October 1, 2010
By Craig L. Fuller
On the hustings—it’s a Middle English term not heard much outside the political arena. Over time, the phrase has come to mean a platform for speaking to an audience about matters of public policy. During this election year, and especially in the past few weeks, I’ve returned to the hustings, long familiar to me from my years working on presidential campaigns. But this time, I’m not traveling the country on behalf of a particular candidate, but on behalf of general aviation.
Being politically engaged is vital for an organization like AOPA because so much of GA’s future depends on decisions made in Congress and by federal agencies. That’s why, with the help of contributions from AOPA members like you, we’ve organized a series of meetings around the country and invited members of the general aviation caucuses in the House and Senate to join us.
Taking advantage of the summer break, when members of Congress are in their home states and districts, we’ve been able to bring together pilots and politicians to share ideas about the value of general aviation and how to protect it. Meeting in hangars at community airports in locations as far- flung as California, Georgia, Colorado, and Oklahoma, we’ve demonstrated the value of GA firsthand. In fact, we never could have hosted so many events in so many different locales without GA aircraft to move us and our equipment around efficiently.
These community events generally begin with me giving a report on AOPA’s key activities before introducing our guest senator or representative to make some remarks. Then, together, we answer questions and respond to comments from the audience.
Hundreds of AOPA members have turned out for these events—a show of strength and an important demonstration that our members are actively engaged in the issues that affect their flying. The insightful questions and comments from these audiences have left the participating congressmen and senators with a new understanding of who our members are and what they are concerned about, both at home and in Washington.
If you’ve been to one of these events, thank you! I can’t tell you how important your participation is. If you have not yet attended one of these forums, know that you have been well represented by your fellow AOPA members. (You can watch a recent community forum with Rep. Darrell Issa at California’s Oceanside Airport on AOPA Live.)
For the elected officials, the sessions have been important exchanges with their constituents. For us, they have been excellent opportunities to strengthen relationships with the decision makers who will help shape the future of aviation. Whether the issue is avgas, NextGen, security, or oversight of the FAA, the members of the GA caucuses in the House and Senate are critically important to us. Their votes, in many ways, determine our future.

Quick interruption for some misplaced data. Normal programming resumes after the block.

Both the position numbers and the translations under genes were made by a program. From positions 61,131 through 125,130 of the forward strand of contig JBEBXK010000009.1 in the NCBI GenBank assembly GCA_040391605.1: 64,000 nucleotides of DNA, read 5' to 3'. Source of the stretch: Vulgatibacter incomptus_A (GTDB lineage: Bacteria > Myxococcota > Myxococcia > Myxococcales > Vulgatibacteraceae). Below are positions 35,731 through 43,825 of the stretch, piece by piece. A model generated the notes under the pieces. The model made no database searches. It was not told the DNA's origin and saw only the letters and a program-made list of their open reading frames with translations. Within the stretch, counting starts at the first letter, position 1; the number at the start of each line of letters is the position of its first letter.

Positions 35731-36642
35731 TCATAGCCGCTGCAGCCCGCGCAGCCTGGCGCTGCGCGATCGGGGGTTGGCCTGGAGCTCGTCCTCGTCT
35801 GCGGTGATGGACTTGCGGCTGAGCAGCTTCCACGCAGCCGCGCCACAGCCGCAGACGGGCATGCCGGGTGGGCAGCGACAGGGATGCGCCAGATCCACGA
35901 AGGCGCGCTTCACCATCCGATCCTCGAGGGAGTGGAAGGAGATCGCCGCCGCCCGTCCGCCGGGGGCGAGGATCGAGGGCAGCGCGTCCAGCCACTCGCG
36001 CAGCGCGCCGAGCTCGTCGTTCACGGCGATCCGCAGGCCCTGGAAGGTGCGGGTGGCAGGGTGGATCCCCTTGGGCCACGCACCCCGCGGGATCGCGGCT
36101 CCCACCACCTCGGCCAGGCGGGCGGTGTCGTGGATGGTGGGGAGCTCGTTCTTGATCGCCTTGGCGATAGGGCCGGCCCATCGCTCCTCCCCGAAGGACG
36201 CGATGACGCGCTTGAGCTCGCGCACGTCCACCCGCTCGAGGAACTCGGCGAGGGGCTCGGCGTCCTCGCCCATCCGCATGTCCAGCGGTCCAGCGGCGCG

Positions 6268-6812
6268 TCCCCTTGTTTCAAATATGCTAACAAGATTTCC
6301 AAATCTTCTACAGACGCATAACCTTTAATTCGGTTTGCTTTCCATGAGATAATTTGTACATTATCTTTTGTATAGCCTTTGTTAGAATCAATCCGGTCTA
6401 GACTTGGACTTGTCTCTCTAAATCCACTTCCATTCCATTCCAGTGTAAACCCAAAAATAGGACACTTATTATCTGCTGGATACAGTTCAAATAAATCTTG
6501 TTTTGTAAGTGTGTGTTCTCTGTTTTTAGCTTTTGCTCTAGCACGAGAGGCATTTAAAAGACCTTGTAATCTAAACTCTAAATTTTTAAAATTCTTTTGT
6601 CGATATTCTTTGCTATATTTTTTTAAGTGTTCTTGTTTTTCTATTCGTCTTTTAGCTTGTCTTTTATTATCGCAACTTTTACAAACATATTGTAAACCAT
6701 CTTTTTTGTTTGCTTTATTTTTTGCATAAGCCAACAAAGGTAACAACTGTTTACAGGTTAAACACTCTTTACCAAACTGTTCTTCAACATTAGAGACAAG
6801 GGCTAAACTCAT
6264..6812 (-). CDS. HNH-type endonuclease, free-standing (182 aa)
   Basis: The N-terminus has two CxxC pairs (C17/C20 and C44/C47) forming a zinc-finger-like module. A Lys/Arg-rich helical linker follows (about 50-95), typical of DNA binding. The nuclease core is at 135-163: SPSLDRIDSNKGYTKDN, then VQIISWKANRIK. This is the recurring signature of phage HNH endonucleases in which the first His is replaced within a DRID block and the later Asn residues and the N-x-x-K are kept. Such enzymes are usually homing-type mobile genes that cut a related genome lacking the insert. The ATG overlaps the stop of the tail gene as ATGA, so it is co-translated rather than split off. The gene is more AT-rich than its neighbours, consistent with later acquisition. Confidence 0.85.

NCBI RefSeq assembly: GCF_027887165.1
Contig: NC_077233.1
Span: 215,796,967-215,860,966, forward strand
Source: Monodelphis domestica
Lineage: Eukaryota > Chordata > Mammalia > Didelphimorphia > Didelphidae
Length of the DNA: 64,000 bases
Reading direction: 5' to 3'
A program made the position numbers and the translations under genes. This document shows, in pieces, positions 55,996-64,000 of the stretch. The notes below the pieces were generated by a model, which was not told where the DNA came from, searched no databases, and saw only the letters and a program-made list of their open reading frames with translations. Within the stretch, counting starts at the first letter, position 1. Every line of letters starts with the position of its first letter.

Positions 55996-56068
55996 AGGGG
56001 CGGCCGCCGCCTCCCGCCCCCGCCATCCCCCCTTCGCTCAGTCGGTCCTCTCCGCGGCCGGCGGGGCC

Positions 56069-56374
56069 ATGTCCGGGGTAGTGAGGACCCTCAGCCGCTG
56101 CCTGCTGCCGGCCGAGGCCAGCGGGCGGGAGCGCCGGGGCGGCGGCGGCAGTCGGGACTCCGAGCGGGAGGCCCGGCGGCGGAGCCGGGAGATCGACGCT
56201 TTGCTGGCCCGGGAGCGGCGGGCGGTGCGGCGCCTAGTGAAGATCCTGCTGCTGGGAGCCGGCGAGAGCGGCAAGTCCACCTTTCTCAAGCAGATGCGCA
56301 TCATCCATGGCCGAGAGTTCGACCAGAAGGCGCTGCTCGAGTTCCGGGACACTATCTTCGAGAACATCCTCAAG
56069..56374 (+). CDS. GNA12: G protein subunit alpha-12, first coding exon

Many of our friends in Congress are up for reelection in November, and I strongly encourage you to get out and vote on election day (see “ GA’s Supporters on Capitol Hill,”). In the meantime, I urge you to visit the AOPA Political Action Committee website. You can learn more, and if you wish, you can make a contribution right online. Contributions to the PAC ensure that candidates who support GA receive our help, and that help can be the difference between victory and defeat in a tight race.
All year I’ve been inviting AOPA members to get more engaged with general aviation, and thousands of you have responded in ways large and small. Now, in the weeks leading up to the election, your engagement is more important than ever. To find out more about how you can support general aviation and candidates who care about our future, visit the General Aviation Serves America website.
By standing together and standing up for general aviation, we can make a tangible difference in what tomorrow holds.
E-mail AOPA President Craig Fuller at firstname.lastname@example.org.
AOPA President Craig Fuller invites you to join him at the second annual AOPA Aviation Summit, to be held November 11 through 13 in Long Beach, California. Fuller will lead the event through AOPA Live and at keynote general sessions and industry and social events during the three-day convention.
New draft airman certification standards are available for review on the FAA’s website. In addition to releasing the draft standards, the FAA also announced that it would be deleting questions from the private pilot airplane knowledge test, effective Feb. 9.
Do you operate at airports or heliports that have LED systems? If so, AOPA, the FAA, the National Air Traffic Controllers Association, and multiple professional pilot organizations want to hear from you.
The Environmental Protection Agency has denied the most recent petition from environmental groups that asked the agency to reconsider a 2012 decision not to immediately pursue an endangerment finding for leaded avgas.
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